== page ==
Struggling with Meaninglessness

searching meaning in meaninglessness

Lesser Brain

with one comment

I have only 5 minutes to write this, so I will just throw everything very randomly.

I have written how reptiles are less evolved than mammals in the post Structure of Life. But I wrote it more on philosophical context. Last week while I was reading a random book, I found a solid scientific evidence to support my view.

All brains are divided to 2 parts – the Old Pathway and New Pathway.

Old Pathway is the most fundamental part of our brain and is responsible for the fight or flight survival skills. It mainly deals with coordination, orientation, and position of objects.

New Pathway allows analytical decision making, conscious thought, categorizing objects and high level processing.

In other words, brain evolved from simplicity to complexity. Simple creatures only have the Old Pathway while sophisticated creatures evolved New Pathway, built on the Old Pathway.

Try this : Throw a Nerf ball at a (human) friend’s head. The first few times he will duck, but once he realizes it won’t hurt him, he’ll have no problems standing still as it clobbers him. Now try it with an alligator. Although alligators have been on this planet for three hundred million years longer than people, they’ll never figure out that they don’t need to dodge Nerf balls. They’ll flinch no matter how many times you throw the ball at them. In fact, they’ll try to eat you no matter what you throw at them. – Dan Roam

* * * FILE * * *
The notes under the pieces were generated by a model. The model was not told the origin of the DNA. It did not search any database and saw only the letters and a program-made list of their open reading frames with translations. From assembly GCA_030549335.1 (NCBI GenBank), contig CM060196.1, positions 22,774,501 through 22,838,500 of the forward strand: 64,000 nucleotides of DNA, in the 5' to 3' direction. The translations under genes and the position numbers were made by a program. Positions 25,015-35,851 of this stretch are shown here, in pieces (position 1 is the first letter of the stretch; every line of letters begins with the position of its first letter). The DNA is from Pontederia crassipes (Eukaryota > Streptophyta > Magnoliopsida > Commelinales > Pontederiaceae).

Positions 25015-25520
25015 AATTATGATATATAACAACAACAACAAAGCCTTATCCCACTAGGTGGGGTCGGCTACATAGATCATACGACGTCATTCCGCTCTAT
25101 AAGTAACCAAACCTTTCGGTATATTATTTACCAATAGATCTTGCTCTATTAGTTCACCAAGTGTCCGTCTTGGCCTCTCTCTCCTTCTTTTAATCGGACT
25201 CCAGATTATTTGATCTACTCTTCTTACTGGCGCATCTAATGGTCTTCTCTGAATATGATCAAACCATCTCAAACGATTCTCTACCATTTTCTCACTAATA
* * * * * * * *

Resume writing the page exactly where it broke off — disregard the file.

This is what I’d learn here – Lesser brain always blindly react to things instead of analyzing the situation because lesser brain did not evolved to understand it. Now, how can we apply this to the context of human intelligence?


Written by elan85

January 7, 2009 at 12:21 pm

Posted in Neuroscience

One Response

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  1. That’s not true.
    Even very primitive animals learn to disregard irrelevant stimuli. This is called habituation and there are neurophysiology mechanisms that can explain it at the cellular level. See Kandel”s Nobel prize lecture on the discovery of long term memory cellular mechanism (LTM).


    February 24, 2010 at 4:34 am

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